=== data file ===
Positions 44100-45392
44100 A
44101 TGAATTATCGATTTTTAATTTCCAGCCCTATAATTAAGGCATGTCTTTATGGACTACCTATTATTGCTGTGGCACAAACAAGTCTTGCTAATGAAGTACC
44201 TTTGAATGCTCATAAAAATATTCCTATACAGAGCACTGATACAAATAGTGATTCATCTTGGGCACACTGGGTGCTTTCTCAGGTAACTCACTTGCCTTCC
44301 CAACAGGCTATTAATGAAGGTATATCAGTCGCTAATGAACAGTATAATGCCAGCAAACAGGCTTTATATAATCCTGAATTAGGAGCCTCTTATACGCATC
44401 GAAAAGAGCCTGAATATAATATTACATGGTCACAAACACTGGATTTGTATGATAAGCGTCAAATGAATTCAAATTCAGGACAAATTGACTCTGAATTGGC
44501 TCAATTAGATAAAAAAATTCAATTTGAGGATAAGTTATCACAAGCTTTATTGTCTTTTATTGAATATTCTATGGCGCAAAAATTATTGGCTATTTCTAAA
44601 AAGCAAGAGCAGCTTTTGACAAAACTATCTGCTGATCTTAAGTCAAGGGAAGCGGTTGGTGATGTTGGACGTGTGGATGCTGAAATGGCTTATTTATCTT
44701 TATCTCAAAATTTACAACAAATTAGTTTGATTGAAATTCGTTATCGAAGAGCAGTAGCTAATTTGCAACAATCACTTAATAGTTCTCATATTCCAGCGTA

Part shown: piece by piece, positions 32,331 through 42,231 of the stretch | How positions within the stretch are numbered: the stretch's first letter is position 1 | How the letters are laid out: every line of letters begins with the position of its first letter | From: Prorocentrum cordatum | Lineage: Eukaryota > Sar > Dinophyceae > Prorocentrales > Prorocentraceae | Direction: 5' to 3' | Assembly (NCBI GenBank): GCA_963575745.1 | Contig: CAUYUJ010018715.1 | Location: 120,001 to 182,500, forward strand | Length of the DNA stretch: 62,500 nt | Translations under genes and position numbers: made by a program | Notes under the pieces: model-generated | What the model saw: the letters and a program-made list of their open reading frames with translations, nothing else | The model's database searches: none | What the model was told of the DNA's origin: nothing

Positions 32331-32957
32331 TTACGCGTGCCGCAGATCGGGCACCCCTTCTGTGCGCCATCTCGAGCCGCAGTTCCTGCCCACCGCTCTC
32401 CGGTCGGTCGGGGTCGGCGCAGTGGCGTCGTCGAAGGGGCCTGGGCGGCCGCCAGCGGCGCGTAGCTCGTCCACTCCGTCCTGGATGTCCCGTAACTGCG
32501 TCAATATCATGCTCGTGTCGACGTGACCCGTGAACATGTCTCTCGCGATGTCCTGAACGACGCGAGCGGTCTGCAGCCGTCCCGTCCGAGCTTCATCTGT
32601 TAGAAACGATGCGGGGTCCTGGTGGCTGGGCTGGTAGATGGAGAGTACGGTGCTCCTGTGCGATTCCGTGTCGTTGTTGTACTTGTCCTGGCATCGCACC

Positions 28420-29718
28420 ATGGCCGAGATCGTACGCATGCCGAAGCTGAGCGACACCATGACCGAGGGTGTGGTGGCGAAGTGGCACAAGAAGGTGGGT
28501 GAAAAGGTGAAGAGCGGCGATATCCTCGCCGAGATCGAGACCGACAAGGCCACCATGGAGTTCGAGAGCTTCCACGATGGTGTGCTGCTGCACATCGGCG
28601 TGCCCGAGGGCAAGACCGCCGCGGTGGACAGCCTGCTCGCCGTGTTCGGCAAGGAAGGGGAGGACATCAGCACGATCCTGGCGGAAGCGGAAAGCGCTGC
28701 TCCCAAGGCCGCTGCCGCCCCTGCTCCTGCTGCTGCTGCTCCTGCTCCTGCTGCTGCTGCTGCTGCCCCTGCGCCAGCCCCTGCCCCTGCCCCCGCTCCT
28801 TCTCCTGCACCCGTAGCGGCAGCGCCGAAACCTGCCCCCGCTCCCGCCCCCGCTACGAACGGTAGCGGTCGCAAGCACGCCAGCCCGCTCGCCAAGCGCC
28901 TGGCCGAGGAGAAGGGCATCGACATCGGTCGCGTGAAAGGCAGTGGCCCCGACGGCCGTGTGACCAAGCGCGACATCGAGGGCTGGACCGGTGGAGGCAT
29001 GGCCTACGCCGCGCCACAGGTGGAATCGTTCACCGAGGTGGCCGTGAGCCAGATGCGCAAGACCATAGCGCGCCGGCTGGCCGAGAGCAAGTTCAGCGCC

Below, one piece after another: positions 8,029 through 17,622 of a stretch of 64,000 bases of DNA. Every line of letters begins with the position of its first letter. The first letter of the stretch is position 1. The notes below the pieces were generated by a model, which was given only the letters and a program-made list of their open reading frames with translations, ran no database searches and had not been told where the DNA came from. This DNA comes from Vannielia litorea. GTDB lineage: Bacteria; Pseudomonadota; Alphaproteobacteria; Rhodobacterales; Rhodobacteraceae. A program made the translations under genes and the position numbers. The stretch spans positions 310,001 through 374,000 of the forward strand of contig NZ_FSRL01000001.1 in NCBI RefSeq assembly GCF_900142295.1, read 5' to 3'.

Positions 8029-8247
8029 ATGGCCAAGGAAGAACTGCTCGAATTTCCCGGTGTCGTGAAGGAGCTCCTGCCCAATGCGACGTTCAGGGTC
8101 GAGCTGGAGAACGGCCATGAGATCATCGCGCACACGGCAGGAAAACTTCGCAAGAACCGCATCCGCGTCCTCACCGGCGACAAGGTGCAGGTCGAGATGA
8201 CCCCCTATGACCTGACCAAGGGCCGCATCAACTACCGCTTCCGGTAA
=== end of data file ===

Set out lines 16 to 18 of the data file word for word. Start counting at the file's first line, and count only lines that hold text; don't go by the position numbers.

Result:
Positions 28420-29718
28420 ATGGCCGAGATCGTACGCATGCCGAAGCTGAGCGACACCATGACCGAGGGTGTGGTGGCGAAGTGGCACAAGAAGGTGGGT
28501 GAAAAGGTGAAGAGCGGCGATATCCTCGCCGAGATCGAGACCGACAAGGCCACCATGGAGTTCGAGAGCTTCCACGATGGTGTGCTGCTGCACATCGGCG